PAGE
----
I tried to navigate high school with a moral code, refusing to do a huge array of things, and yet I accumulated some fair amount of social power and standing nonetheless. My prohibitions were far more restrictive than anyone else’s I’ve ever met. And yet I still found myself functionally manipulating people to vast degrees. One easy to explain mechanism is that I was a lot of people’s counselor and confidant — in part because I was compassionate and helpful but also because I kept their secrets. Now I never spilled people’s secrets to hurt them or discredit them or make power plays — and I wouldn’t have. But I nevertheless had said secrets. This means two things, 1) a number of people still had some lurking concern that I might spill them if they pulled shit with me, but more importantly 2) I had in many respects a better map of the world than everyone else. I knew the social landscape.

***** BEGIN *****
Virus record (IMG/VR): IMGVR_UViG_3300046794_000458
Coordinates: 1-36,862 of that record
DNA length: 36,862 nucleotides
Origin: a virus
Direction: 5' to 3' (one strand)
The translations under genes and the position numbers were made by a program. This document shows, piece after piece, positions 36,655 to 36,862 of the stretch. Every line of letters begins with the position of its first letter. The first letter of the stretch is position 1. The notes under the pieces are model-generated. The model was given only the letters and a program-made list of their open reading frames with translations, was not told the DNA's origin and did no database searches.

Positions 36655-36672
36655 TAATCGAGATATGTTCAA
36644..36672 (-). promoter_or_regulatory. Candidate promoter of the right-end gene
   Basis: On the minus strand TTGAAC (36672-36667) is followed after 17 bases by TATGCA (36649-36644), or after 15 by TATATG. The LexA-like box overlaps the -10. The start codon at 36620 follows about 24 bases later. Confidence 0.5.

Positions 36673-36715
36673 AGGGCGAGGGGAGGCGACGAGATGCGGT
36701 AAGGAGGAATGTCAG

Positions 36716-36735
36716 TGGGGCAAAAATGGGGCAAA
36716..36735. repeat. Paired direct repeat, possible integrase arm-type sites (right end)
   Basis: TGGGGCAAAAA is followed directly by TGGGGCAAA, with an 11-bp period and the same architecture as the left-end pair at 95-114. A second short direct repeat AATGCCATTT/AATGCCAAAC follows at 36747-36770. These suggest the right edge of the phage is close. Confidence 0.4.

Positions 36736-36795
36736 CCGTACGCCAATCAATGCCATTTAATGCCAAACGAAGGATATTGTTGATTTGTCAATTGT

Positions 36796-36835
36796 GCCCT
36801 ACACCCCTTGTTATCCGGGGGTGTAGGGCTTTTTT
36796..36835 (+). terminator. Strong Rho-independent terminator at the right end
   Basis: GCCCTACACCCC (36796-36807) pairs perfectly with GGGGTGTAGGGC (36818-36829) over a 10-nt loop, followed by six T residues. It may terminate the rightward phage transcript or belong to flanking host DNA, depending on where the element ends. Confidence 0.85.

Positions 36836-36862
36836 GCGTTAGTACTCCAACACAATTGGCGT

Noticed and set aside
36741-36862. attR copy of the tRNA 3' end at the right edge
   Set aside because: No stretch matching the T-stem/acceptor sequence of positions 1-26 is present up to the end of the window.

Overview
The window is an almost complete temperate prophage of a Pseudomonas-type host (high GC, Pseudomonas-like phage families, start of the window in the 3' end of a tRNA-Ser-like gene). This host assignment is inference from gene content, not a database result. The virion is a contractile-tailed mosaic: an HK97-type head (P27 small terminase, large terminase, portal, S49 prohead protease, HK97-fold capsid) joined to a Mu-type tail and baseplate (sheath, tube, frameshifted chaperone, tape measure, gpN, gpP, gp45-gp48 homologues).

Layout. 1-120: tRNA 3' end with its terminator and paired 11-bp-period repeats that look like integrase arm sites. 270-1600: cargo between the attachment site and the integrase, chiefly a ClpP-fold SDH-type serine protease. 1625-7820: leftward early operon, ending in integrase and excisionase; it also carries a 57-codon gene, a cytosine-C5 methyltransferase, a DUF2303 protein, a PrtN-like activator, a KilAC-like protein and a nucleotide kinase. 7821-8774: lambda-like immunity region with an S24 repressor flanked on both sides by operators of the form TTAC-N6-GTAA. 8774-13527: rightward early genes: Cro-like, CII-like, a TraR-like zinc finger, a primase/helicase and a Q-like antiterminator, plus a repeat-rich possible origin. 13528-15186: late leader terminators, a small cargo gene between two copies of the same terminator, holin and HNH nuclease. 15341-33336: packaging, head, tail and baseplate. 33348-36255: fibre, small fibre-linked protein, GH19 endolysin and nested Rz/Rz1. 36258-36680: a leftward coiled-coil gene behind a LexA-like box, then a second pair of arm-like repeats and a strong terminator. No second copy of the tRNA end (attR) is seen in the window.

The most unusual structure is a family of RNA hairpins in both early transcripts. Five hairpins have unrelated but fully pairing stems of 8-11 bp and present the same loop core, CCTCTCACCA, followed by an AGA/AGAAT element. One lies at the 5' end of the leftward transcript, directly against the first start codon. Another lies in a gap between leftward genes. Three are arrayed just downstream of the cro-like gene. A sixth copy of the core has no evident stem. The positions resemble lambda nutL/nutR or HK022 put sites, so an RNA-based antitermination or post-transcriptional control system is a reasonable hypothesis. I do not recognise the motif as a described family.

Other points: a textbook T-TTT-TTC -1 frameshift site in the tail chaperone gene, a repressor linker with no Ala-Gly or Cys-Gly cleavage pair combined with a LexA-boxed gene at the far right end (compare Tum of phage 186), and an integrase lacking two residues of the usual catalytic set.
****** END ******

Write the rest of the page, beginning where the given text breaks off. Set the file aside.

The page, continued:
If I know that person A’s crush on person B is reciprocated, I suddenly know a lot more about the possible ramifications of normal casual actions that I might take. I may be sworn to secrecy and non-meddling by both, but when picking who to invite along with a group skipping class I can’t pretend that I’m not either increasing their likelihood of hooking up or decreasing it. I am functionally in control whether or not I want to be. The only thing that reduces my control over the situation is to increase the operating knowledge both of them have.